In fact more and more Reanimator decks are starting to use a couple Deathrite Shamans main. It combines with cards like Grisly Salvage and Faithless Looting to form a Birds of Paradise. It obviously dominates the mirror but it's also effective against Zombies and Snapcaster Mage.
While he didn't win it was Dylan Brown's take on Reanimator that presented the biggest piece of new technology:
- 3 Angel of Serenity
- 4 Avacyn's Pilgrim
- 3 Centaur Healer
- 3 Craterhoof Behemoth
- 4 Thragtusk
- 2 Trostani, Selesnya's Voice
With a full playset of Seance Brown has access to far more Reanimation than other Reanimator decks. Seancing Angel of Serenity gives you your choice of up to three Unsummon and/or Raise Dead. Seancing Craterhoof Behemoth will often just kill opponents outright. Finally just settling for Thragtusks and Centaur Healers can buy you time to find bigger fish to fry. It's worth noting that Slayer's Stronghold is particularly effective with Seance as is Trostani which not only gains you a ton of life but can populate and make a copy of whatever you Seanced (though without dying at the end of the turn).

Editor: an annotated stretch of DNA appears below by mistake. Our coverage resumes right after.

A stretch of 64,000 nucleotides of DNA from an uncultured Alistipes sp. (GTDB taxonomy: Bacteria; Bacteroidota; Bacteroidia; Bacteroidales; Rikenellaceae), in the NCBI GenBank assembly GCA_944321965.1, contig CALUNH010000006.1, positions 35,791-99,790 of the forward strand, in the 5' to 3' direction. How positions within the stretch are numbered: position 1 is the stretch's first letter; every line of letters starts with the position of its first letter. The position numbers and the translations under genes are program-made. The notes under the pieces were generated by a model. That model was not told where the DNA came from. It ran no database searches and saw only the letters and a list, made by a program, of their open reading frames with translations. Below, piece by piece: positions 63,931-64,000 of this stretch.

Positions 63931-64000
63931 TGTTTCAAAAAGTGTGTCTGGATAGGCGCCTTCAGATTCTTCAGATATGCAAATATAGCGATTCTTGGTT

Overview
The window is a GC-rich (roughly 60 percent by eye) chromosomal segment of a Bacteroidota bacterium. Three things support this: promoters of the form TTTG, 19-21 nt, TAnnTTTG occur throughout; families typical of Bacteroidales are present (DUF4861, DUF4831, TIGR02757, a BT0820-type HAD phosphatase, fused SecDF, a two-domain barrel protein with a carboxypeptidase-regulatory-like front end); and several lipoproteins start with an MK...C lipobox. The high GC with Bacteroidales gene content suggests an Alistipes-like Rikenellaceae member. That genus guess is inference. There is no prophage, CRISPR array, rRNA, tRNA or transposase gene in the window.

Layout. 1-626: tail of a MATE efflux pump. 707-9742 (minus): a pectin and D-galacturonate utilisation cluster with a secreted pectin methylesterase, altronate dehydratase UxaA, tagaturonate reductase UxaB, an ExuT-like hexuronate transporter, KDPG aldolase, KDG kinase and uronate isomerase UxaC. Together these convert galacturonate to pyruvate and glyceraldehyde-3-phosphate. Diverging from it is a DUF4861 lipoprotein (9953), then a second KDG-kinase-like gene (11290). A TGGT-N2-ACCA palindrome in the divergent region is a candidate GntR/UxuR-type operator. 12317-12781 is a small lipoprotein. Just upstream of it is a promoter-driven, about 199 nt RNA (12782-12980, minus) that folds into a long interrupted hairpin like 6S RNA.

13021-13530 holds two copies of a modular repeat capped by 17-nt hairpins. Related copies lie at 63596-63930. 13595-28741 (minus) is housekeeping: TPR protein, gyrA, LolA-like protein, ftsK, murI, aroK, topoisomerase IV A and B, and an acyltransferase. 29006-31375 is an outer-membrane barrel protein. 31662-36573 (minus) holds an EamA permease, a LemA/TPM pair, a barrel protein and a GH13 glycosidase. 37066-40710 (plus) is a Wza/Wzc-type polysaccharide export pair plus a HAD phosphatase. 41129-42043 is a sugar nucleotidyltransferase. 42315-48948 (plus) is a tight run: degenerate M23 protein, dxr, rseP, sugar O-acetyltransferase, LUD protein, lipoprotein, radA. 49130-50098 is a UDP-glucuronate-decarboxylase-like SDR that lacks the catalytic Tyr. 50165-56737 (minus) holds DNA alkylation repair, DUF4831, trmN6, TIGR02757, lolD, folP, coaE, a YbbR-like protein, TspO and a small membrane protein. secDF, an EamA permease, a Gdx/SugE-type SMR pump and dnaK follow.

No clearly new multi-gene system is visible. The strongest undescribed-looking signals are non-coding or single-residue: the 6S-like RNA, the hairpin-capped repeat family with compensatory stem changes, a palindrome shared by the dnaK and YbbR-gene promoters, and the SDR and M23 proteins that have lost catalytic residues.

Seance is a very powerful new tool that we are only beginning to understand how to use. This is a card that has been very under the radar until now. It's certainly worth experimenting with.
While there's sure to be a massive backlash against Reanimator this particular breed of graveyard deck is actually quite resilient against hate. After all you can still just play out all of your creatures then Craterhoof or Angel your opponent right out.
It's worth noting that Ray of Revelation was already a good sideboard card on account of its ability to hit Detention Sphere and Oblivion Ring not to mention the occasional Intangible Virtue. Seance getting more love raises its stock a non-zero amount.
Up next we have the deck that has followed in Delver's footsteps as the "best deck in the format."